Mrs. Nagamootoo joins calls for action against suicide, domestic violence
GINA, Guyana, Tuesday, September 20, 2016
Mrs. Sita Nagamootoo, wife of Prime Minister Moses Nagamootoo, has issued a call for action to be taken to address the social ills of suicide and domestic violence which are of concern to Government, civil society stakeholders and Guyanese in general.
Government has launched, through a collaborative approach, an inter-Ministerial taskforce to address these issues. The taskforce will be guided by the Ministry of Public Health’s National Suicide Prevention Plan.
Mrs. Nagamootoo said, “Each person is important, it doesn’t matter if I am a teacher or PM, (Prime Minister) is PM, or someone is a fisherman or a market vendor, life is a chain. We all depend on each other; therefore each of us is important.”
Mrs. Nagamootoo, an educator and former lecturer of the Cyril Potter College of Education was at the time speaking at a recent vigil at the Anna Catherina Islamic Complex (ACIC), Anna Catherina, West Coast Demerara. Mrs. Nagamootoo pointed out that for years she has been encouraging persons everywhere to love life, as the Nagamootoo family is concerned about the issues of suicide and domestic violence.
“My message out there to everyone is to say to yourself ‘love life’, ‘I love life’ and also to your neighbours and your friends and your colleagues at your workplace and elsewhere to say to them ‘I care about you’,” the former lecturer stated.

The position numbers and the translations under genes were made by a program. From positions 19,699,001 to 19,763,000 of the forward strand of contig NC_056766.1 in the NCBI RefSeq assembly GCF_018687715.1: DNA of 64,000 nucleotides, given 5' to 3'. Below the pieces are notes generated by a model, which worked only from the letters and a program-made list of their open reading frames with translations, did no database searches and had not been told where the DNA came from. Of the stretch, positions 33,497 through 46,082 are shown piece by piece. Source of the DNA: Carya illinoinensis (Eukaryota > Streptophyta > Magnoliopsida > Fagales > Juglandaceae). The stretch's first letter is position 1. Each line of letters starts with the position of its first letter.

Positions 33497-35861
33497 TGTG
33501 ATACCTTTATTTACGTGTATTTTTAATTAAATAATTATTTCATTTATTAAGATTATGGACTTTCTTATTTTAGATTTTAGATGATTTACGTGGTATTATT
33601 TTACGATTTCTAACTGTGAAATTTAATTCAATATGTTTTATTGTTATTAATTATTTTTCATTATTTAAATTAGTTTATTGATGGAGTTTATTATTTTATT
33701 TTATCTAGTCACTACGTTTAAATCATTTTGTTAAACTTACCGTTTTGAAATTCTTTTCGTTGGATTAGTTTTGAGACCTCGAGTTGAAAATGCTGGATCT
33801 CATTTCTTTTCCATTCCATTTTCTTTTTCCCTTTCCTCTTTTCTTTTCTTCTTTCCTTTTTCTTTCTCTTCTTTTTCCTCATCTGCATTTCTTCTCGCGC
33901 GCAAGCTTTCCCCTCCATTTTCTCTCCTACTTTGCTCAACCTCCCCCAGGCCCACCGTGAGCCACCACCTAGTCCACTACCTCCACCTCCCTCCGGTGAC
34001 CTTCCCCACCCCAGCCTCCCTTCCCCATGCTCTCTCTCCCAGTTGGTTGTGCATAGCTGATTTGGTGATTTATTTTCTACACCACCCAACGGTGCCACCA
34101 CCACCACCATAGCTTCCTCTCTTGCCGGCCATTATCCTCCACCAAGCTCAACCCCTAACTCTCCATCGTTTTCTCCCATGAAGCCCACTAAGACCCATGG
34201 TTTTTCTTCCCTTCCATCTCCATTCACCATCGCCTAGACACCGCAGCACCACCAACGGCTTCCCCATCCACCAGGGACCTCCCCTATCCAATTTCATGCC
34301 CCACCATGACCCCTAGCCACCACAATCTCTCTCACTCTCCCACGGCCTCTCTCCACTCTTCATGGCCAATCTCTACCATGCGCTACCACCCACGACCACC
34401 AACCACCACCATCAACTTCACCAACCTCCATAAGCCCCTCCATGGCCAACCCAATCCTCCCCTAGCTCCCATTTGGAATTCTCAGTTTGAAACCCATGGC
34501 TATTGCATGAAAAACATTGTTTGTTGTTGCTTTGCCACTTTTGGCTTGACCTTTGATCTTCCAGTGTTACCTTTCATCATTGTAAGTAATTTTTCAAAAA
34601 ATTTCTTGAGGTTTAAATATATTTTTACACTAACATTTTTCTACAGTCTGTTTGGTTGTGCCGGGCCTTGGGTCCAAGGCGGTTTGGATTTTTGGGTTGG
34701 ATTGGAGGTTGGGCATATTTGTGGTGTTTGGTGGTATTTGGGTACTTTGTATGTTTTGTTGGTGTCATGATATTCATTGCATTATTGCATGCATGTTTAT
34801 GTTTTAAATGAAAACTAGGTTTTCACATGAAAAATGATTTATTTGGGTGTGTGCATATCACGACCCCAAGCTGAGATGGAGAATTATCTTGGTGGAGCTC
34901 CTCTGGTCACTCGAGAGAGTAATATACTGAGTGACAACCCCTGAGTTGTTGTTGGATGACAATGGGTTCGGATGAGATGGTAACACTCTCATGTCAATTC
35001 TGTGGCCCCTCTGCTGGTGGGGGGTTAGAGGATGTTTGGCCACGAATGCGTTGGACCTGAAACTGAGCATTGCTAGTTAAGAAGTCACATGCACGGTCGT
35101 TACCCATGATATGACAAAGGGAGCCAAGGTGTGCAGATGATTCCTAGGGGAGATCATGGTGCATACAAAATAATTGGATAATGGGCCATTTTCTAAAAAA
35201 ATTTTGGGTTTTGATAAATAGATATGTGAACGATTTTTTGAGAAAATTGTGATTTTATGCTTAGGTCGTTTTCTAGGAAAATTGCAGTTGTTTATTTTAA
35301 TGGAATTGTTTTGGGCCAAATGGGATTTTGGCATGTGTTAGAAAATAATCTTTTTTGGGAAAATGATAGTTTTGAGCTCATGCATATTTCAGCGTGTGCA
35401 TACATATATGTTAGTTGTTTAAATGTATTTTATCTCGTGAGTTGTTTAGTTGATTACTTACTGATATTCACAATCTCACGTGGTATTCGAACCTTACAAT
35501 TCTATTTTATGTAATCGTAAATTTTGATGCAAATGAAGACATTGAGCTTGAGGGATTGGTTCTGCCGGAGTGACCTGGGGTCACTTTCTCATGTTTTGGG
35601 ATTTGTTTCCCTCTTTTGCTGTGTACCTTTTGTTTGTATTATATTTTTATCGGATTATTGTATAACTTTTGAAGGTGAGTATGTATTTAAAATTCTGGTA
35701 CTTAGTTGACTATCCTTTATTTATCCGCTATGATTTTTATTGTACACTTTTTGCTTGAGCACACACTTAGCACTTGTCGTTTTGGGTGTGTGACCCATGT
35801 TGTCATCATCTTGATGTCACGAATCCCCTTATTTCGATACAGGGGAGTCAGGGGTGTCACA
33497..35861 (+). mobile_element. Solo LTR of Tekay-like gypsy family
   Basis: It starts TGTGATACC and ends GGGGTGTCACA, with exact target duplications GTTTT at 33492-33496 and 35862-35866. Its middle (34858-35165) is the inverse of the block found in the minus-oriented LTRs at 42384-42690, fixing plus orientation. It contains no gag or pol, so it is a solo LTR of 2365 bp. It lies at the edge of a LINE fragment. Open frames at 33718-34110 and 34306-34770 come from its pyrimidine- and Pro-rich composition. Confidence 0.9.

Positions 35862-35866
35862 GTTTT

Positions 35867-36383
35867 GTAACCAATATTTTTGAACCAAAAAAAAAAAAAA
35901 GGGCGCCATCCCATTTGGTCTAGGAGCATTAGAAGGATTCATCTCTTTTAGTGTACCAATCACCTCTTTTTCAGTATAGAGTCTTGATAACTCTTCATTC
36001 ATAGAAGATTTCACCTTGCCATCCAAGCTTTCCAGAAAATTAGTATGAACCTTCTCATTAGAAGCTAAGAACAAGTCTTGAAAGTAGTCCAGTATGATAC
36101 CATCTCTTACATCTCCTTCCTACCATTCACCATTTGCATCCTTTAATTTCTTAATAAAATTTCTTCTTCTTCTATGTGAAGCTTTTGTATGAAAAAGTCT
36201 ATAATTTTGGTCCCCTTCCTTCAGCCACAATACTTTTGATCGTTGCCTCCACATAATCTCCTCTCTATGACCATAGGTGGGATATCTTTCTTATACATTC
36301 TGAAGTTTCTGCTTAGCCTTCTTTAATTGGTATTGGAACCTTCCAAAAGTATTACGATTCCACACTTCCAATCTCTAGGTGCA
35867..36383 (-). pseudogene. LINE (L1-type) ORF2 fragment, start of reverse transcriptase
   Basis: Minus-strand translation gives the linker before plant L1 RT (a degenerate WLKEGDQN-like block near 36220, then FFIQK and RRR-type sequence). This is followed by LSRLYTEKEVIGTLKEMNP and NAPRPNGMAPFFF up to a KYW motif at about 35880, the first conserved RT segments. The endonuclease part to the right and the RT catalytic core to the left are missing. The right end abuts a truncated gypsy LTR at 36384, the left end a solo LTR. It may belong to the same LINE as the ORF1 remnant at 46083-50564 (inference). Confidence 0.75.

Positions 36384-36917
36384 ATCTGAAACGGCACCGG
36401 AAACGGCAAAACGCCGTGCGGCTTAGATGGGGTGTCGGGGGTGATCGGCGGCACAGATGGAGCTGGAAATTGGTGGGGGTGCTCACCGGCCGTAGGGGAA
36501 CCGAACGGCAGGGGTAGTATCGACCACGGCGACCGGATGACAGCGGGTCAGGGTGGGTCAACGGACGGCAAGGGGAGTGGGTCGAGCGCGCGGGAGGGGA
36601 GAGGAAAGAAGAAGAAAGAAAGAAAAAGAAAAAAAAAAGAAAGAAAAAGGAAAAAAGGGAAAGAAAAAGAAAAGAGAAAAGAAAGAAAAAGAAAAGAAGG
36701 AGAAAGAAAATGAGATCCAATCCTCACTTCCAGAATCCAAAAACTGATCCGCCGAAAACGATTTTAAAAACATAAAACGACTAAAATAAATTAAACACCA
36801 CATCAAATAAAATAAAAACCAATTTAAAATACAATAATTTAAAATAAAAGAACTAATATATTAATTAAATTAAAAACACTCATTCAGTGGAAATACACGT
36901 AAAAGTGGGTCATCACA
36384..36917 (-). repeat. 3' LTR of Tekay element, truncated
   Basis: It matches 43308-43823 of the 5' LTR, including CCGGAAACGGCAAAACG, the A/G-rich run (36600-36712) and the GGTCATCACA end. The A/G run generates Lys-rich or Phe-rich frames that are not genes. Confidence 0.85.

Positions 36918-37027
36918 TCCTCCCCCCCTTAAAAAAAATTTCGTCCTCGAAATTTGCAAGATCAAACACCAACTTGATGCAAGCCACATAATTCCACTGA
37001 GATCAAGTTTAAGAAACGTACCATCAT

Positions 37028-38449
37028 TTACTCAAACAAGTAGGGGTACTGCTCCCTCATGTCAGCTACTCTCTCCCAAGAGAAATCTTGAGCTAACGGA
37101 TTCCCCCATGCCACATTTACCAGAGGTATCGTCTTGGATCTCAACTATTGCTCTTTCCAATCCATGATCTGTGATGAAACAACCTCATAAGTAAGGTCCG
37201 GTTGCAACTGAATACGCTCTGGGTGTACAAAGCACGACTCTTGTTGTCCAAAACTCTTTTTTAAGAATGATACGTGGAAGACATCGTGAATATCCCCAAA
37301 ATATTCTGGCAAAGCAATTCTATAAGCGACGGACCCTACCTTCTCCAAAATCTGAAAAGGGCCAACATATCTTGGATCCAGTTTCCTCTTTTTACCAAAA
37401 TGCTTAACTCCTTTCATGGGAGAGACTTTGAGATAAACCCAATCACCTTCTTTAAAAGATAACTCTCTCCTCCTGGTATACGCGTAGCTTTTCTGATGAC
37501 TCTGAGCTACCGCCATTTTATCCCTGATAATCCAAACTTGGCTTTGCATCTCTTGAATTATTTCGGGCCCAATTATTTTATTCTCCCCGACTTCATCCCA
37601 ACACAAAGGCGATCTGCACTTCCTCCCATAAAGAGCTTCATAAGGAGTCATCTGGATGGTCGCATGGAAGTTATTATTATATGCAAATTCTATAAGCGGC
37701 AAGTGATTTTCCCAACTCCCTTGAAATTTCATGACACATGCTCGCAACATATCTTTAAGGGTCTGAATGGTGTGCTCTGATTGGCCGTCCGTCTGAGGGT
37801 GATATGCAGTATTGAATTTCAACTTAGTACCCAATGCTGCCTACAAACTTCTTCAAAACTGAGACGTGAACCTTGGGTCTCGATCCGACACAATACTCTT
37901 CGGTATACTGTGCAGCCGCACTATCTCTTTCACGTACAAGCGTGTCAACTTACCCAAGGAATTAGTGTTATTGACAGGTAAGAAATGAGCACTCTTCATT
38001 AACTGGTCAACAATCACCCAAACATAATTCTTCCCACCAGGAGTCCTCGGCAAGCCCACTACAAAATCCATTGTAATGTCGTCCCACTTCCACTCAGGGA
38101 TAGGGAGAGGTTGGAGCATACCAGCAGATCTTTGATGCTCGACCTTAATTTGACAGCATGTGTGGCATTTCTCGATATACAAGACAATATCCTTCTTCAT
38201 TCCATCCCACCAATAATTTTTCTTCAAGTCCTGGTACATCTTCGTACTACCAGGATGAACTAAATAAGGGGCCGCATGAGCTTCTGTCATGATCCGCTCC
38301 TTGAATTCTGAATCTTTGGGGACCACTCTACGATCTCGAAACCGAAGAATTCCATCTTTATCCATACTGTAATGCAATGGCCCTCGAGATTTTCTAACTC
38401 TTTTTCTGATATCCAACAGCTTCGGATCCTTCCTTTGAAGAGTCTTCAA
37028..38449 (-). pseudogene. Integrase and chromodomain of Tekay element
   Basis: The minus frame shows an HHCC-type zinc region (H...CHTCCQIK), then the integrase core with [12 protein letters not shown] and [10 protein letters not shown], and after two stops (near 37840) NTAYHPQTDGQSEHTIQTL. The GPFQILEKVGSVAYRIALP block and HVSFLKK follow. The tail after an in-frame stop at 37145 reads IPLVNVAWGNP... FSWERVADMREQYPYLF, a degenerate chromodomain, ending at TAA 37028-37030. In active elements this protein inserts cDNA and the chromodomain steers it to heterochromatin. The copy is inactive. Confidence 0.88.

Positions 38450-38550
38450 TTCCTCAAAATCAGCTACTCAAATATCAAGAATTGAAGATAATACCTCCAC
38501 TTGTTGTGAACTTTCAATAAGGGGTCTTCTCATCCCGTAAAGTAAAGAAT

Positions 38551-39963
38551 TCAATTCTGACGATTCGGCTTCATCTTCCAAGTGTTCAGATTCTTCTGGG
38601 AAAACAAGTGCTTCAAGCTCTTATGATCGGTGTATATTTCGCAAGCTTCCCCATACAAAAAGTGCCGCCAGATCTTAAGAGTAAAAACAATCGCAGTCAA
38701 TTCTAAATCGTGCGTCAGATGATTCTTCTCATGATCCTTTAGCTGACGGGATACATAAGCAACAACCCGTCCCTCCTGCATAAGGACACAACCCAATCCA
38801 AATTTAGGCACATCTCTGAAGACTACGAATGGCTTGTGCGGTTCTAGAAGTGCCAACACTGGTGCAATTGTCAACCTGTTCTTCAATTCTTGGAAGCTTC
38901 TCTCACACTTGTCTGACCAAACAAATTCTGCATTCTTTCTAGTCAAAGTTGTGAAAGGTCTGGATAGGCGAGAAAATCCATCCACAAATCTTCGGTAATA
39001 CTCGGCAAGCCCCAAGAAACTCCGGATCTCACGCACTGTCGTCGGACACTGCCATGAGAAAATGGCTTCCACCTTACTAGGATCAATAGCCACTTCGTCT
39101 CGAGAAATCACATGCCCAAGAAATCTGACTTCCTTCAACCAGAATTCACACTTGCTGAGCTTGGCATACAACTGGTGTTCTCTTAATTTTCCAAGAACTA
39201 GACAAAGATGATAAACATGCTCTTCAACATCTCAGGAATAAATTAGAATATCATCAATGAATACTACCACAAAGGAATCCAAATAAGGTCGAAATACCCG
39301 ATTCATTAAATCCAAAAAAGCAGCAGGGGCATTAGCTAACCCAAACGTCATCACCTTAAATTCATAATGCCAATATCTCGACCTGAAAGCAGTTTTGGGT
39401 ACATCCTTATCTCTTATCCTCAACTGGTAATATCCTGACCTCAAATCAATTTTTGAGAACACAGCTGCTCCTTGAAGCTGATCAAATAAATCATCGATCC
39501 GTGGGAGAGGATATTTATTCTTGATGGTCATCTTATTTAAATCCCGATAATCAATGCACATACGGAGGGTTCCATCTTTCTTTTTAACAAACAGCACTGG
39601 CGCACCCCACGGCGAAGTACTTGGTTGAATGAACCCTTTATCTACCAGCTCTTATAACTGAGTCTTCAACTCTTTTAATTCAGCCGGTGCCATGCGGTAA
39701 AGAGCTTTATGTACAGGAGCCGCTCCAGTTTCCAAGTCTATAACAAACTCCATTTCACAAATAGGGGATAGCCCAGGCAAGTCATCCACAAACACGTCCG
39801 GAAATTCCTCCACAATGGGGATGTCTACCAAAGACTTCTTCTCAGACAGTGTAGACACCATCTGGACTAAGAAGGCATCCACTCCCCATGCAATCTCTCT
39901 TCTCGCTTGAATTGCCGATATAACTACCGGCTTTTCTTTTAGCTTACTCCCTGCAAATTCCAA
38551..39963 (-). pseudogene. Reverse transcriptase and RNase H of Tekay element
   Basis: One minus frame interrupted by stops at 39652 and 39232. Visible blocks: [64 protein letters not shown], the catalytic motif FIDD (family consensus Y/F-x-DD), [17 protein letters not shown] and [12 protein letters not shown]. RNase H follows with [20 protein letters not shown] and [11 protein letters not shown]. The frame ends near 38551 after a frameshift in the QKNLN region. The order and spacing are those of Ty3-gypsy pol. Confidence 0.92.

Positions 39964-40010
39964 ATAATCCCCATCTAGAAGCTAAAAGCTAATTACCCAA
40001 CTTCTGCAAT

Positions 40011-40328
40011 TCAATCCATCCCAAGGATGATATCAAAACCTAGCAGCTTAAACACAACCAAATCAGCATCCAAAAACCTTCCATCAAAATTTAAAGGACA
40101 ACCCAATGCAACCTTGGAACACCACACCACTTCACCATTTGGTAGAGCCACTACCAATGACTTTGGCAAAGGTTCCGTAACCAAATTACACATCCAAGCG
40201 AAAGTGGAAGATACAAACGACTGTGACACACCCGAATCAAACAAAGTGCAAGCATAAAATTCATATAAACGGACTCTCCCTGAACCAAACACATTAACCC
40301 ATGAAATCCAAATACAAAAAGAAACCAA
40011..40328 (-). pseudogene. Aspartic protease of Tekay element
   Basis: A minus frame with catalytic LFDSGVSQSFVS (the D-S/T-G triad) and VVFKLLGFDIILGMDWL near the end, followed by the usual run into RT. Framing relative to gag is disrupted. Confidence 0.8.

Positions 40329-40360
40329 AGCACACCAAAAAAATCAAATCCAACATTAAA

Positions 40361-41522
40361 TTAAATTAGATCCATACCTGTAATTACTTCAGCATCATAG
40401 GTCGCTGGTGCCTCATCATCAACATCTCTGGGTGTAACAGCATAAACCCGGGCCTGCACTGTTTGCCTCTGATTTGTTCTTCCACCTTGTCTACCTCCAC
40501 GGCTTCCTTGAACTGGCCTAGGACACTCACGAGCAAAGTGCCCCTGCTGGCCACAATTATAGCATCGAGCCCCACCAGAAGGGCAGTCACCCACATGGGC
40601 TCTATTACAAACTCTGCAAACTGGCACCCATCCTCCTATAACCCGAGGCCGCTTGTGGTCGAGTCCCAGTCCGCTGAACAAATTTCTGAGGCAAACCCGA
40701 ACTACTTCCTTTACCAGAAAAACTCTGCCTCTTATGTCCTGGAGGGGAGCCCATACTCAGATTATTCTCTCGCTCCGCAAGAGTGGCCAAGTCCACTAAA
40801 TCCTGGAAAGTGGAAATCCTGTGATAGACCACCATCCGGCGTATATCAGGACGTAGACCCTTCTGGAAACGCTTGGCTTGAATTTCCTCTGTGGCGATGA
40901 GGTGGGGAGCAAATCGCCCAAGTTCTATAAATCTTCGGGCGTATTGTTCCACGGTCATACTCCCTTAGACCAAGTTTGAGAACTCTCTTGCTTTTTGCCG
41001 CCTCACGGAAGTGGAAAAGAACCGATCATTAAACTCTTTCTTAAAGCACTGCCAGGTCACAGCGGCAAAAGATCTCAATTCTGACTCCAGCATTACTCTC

Mrs. Nagamootoo called on parents to be more conscious of their children’s actions and behaviour.
“I think we have to look at our children from a very early age and there is where early childhood education comes into action. We have to cultivate self-esteem in our children from a very early age, we have to be able to say to our children, and the little ones growing up, you are important, you have a purpose in life.”
The educator urged parents to attend the meetings of the Parent Teacher Association (PTA) regularly, so they can be aware of their child/children’s performance and behaviour at school.
Mrs. Nagamootoo explained that far too often, children are left to be frustrated and develop negative attitudes. “We cannot leave them to find out that they don’t have a purpose in life, and I know for sure that sometimes when parents are frustrated, when things are bad at home and we are surrounded by so many problems, sometimes we say irresponsible things to our children, as well.”
The educator also urged the need for counsellors and for teachers to be vigilant. “We need to have more counsellors at school, more counsellors in our villages and districts… I think our men also need counselling, our women also need counselling, where are these counsellors? We are yet to have them,” she said.
Calling for teachers to be the watch guards for the parents and guardians, Mrs. Nagamootoo urged that they be on the lookout for telltale signs that things may not be normal with children.
Mrs. Nagamootoo also called for the establishment of more call centres so that persons can have an avenue for assistance.
The National Suicide Prevention Plan, as presented to the stakeholders, will provide guidance for the development of a joint work plan including a wide cross-section of partners. The work plan will enable collaboration among Government Ministries, international partners, Non-Governmental Organisations (NGOs), Faith Based Organisations (FBOs) and other stakeholders.
The proposed activities in this multi-sectoral approach will be aligned to one of four strategic action areas: risk factor reduction, health promotion and suicide prevention; reducing access to the means of suicide; improving health systems’ response to suicidal behaviour and strengthening surveillance and research on suicide.